Cliff Jackson with the Chamber Music Society of Central Kentucky, May 1 - A big retirement event for UK’s iron man pianist who is a consummate artist and routinely pulls off feats such as playing around 50 arias in one afternoon at the Metropolitan Opera National Council Auditions.
Jul23Filed under: Central Kentucky Arts News, LexArts; Tagged as: Bluegrass Community Foundation, Boomslang, Carnegie Center for Literacy and Learning, Central Kentucky Youth Orchestras, Chamber Music Society of Central Kentucky, Fund for The Arts, Governor's School for the Arts, Kentucky Ballet Theatre, Kentucky Chinese American Association, KY Women Writers Conference, LexArts, Lexington Art League, Lexington Ballet Company, Lexington Chamber Chorale, Lexington Children’s Theatre, Lexington Fayette Urban-County Government, Lexington Opera Society, Lexington Philharmonic Orchestra, Lexington Singers, Living Arts & Science Center, Music Institute of Lexington, Nexus: Toward New Land Art, Theatre of PossABILITIES, WRFL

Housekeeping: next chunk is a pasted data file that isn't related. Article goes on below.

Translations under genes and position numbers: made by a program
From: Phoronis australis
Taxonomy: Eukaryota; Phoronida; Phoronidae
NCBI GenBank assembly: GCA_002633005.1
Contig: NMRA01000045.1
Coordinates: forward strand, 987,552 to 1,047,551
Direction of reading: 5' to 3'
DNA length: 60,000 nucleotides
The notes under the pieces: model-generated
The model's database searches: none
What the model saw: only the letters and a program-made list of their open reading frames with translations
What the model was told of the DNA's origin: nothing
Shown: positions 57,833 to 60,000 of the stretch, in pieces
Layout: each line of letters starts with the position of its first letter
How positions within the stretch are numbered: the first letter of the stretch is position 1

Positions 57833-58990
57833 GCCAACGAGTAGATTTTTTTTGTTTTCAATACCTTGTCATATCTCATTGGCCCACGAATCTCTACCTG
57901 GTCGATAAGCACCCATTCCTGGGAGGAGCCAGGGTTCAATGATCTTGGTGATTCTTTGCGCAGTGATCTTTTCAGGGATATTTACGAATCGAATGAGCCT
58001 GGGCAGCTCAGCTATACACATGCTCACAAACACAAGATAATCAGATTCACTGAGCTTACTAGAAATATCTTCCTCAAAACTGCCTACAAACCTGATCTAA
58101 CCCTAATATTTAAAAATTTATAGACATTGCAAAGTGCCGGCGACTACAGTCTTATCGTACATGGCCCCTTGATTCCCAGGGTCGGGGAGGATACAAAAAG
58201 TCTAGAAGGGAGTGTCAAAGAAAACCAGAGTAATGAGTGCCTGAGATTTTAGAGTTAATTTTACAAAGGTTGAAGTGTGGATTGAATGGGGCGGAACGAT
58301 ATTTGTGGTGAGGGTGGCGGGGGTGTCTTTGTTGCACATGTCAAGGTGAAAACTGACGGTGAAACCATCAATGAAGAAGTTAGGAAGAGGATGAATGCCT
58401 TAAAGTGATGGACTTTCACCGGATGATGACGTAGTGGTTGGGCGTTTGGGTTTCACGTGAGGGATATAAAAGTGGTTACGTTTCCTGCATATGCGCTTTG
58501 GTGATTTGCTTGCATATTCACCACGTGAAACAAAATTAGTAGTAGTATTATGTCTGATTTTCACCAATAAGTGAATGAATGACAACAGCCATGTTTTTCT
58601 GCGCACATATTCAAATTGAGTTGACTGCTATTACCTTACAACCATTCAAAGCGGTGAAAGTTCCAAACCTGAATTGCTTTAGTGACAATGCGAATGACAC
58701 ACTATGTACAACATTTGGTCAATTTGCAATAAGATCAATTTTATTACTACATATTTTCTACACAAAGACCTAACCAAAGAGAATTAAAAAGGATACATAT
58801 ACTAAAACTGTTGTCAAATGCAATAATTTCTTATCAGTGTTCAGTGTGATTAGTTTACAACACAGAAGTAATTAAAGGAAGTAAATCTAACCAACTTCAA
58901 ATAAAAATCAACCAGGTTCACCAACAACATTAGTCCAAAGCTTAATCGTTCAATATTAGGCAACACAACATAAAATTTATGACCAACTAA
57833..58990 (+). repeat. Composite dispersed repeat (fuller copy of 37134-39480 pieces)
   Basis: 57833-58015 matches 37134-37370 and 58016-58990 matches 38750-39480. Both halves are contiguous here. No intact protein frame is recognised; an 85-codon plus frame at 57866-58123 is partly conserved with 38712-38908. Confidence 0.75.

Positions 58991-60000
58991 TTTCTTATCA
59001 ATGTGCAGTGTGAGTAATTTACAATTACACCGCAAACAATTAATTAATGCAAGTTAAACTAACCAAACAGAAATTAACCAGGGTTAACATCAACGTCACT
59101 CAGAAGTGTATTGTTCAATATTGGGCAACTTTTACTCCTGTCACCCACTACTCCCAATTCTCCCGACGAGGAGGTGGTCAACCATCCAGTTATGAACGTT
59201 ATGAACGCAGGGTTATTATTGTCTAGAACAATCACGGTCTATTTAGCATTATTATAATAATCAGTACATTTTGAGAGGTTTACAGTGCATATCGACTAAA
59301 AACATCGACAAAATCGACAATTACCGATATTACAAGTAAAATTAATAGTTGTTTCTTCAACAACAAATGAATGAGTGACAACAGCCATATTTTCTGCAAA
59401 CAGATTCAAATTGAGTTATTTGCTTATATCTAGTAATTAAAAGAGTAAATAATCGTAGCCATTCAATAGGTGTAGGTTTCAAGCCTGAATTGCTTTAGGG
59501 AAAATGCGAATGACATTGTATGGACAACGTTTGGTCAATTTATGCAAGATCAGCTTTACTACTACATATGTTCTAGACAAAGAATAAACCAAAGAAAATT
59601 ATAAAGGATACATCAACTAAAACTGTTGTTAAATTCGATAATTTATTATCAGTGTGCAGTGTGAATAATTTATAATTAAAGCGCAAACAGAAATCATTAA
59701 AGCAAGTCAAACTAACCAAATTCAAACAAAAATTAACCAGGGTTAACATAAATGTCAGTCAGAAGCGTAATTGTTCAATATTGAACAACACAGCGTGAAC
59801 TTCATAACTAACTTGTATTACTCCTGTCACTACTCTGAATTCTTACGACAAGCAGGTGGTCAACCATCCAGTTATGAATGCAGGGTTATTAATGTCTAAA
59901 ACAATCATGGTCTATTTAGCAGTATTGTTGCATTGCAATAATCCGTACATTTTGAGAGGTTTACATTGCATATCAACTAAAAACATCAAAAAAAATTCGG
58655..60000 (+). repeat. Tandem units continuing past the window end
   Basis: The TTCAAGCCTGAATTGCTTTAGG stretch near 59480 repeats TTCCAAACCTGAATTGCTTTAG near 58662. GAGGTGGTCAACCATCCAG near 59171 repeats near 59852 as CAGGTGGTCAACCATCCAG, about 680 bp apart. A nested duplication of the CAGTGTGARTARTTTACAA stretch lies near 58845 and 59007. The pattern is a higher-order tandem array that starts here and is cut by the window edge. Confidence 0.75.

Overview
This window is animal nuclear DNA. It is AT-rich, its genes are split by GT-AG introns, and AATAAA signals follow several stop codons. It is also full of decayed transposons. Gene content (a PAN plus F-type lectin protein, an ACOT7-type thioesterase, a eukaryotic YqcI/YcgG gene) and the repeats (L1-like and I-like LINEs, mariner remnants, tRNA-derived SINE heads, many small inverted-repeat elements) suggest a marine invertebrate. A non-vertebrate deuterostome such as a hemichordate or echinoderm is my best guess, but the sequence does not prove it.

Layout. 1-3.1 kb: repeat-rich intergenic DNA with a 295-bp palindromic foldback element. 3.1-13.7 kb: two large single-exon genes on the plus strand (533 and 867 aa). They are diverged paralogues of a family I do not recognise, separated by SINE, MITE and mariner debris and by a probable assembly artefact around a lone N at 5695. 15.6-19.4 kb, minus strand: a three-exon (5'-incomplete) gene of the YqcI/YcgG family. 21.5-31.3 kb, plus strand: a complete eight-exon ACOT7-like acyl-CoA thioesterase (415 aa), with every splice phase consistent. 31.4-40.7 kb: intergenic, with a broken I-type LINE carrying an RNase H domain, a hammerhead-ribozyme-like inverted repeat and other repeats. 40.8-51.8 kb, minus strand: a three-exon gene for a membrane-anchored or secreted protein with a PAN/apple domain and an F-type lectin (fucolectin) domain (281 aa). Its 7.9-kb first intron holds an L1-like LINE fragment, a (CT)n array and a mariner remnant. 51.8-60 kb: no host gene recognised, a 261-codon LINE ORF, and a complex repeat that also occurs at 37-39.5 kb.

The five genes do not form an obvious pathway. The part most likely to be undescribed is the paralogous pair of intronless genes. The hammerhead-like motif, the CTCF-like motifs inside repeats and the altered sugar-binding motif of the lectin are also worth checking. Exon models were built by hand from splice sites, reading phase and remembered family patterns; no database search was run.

LexArts recently announced that the 2010 Fund for the Arts campaign took in $1,003,000 and released its list of recipients of allocations and grants for the coming fiscal year.
The fund’s total exceeded the goal by $3,000 and included $450,000 from the Lexington Fayette Urban-County Government. Money raised by the campaign supports LexArts grants and allocations.
This was the first year for tiered allocation recipients, as LexArts split eligible organizations into two groups:
■ General Operating Support I, for not-for-profit arts organizations that are managed by paid full- time staff with budgeted expenses exceeding $250,000. The recipients are:
Lexington Philharmonic Orchestra, $165,000
Lexington Children’s Theatre, $120,000
Living Arts & Science Center, $102,000